Artwork about Ideas
Christine Porter is well known for her portrayal of the sheep and wool industries in rural and remote Australia. Since 2007, however, she has extended her practice to include projects inspired by ideas and subjects that create extra layers of meaning over her still essentially representational artwork. Scroll down to read about the three events in 2006-7 that contributed to this new work.
Looking back it was obvious.
Q: “Why do you need a university degree when you’re already an established artist?” they’d ask.
A: “you can never have too many pairs of red shoes”, she’d answer.
The academic context gave me a chance to explore my role as artist-as-thinker and increase my skills as artist-as-writer. With my practice having evolved in the dusty isolation of western Queensland, I had not, nevertheless, been immune to the contemporary art world. The diversity within Goondiwindi’s art community in the nineties led me to recognise the gaps in my art knowledge that couldn’t be assuaged by simple mimicry.
Receiving both an education and a degree by studying at Southern Cross University here in Lismore, my learning included art-making strategies, skills and theory. As well as the excellent teaching it was exposure to my multi-media-ed, many-cultured peers, and the artwork they made, that led me to an acceptance of both their mark making and my own. Ironically, it was this studio-wide tolerance of the “other” aesthetic that gave me the freedom to extend and improve my own traditional practice all the while experimenting at uni with alternatives.
Superficially, it may appear that the indoctrination of academia has failed – in elements of my public practice I continue to make paintings that sit within a modernist paradigm, that are representational, installed as wall pieces and sold to the general public rather than the literati. On a deeper level I would like to suggest that from the very beginning I’ve been using my artwork to tell stories that have layers beyond the topographical. The 1994 “painted tin” exhibition in Barcaldine, for example, about the post war glut of men, corrugated iron and paint or the 1996 exhibition, “shearing shed”, celebrating the remnant shearing shed in Australia’s history – evidence of the moment Australia’s economy slipped off the sheep’s back.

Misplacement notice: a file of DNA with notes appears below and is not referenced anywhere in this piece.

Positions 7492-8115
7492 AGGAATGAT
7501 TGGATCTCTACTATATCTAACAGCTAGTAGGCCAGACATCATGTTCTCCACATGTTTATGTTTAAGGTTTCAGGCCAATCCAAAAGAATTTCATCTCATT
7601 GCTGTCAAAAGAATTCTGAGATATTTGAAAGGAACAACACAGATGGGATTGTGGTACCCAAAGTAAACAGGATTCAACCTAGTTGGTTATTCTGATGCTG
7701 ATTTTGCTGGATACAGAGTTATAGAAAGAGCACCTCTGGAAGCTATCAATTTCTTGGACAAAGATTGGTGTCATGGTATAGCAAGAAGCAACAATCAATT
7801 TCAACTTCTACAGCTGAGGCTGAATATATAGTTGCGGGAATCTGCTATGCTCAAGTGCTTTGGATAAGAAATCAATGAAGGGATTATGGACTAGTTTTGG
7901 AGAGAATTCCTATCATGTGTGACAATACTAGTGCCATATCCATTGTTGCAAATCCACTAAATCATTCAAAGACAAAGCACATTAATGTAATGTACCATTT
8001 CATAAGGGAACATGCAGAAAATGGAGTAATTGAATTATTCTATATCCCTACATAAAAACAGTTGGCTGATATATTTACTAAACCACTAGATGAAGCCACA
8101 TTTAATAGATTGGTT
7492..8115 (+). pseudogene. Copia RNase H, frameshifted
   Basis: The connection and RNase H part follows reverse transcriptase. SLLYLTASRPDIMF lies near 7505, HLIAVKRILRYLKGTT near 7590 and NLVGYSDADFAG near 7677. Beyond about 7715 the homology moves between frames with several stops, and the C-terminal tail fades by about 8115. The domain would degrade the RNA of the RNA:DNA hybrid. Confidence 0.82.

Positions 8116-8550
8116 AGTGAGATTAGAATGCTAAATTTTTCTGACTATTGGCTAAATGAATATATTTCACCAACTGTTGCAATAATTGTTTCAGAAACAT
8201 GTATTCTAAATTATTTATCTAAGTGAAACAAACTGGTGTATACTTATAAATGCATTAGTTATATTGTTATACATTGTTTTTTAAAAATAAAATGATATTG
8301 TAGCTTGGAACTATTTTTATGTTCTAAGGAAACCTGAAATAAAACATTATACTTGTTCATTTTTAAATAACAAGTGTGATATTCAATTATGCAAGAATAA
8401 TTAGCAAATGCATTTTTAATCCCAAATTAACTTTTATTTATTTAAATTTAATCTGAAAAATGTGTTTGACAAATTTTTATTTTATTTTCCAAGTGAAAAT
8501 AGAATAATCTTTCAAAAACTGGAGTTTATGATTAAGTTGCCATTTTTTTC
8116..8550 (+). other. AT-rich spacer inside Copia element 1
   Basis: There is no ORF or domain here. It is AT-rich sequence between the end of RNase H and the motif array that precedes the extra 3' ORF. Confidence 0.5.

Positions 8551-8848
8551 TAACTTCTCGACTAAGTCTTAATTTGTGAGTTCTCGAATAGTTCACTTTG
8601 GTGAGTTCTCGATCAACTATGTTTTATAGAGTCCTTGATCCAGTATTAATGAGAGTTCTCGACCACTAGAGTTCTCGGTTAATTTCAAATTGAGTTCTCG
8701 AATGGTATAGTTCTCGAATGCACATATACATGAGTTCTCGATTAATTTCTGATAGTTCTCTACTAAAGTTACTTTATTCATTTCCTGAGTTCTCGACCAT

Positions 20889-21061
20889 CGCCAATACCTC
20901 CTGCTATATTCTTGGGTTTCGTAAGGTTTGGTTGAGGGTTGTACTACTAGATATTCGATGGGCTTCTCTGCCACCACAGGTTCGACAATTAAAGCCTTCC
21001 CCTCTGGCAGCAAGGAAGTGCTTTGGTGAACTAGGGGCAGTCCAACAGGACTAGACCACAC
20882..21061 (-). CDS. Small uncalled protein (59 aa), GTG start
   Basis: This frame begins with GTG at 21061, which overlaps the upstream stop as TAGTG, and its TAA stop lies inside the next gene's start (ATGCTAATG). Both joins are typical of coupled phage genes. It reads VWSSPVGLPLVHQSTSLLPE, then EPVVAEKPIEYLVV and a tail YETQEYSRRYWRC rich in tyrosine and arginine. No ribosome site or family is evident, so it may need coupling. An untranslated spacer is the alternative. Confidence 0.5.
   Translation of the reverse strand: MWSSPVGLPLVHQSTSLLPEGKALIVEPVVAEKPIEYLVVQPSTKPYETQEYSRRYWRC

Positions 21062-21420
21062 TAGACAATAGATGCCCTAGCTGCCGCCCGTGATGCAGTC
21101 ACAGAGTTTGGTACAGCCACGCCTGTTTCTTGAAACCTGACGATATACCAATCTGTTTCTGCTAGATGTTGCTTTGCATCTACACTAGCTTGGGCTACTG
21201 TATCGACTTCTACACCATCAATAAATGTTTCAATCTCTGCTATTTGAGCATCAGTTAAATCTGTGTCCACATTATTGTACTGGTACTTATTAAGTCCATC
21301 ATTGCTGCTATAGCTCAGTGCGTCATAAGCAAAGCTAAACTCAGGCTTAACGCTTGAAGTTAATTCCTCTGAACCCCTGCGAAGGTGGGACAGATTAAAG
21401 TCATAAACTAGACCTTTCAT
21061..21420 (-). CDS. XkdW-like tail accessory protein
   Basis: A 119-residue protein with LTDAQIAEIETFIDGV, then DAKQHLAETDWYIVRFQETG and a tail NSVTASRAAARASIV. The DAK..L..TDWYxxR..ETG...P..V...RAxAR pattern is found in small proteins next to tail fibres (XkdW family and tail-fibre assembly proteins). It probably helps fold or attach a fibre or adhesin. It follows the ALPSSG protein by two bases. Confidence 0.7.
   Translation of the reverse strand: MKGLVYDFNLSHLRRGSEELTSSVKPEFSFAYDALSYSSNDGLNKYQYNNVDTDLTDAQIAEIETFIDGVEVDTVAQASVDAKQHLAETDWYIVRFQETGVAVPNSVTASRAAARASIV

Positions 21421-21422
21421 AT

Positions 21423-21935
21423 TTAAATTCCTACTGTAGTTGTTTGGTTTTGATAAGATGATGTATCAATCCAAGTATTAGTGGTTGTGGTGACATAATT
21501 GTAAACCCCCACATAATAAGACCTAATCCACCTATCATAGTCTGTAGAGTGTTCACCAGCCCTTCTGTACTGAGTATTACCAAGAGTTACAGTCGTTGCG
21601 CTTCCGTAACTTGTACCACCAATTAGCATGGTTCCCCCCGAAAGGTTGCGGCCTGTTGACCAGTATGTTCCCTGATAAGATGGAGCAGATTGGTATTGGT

Before I went to university my storytelling had been incidental, now it became more deliberate – the content of each story, the installation and artist statement are all more considered. I’ve begun to lead the audience instead of having the pictures led by the implied narrative of the matrix. University changed the way I thought about “art”, but instead of cloning the atelier’s style – an identifiable situation on both sides of the contemporary/traditional divide – I have learnt to trust the integrity of my own artistic DNA – which happens to include seminal watercolour training by the late Frederic Bates, propinquity to the shearing sheds of Western Qld and mid-career exposure to the ideas of a contemporary art school. University has given me the freedom to be myself.
Q: How can travelling to another country make you a better artist in Australia?
A: It can’t, the only way you can become a better artist is to take your horizons and let them broaden you.
The University of Southern Queensland’s 2006 McGregor Fellowship – a trip to the UK taken in 2007- was three months of touring galleries, meeting artists, a small residency and the inspiration gathering Hadrian’s wall walk (though in the end, every part of the trip fed my inspiration when the unplanned was allowed to lead the regimented astray).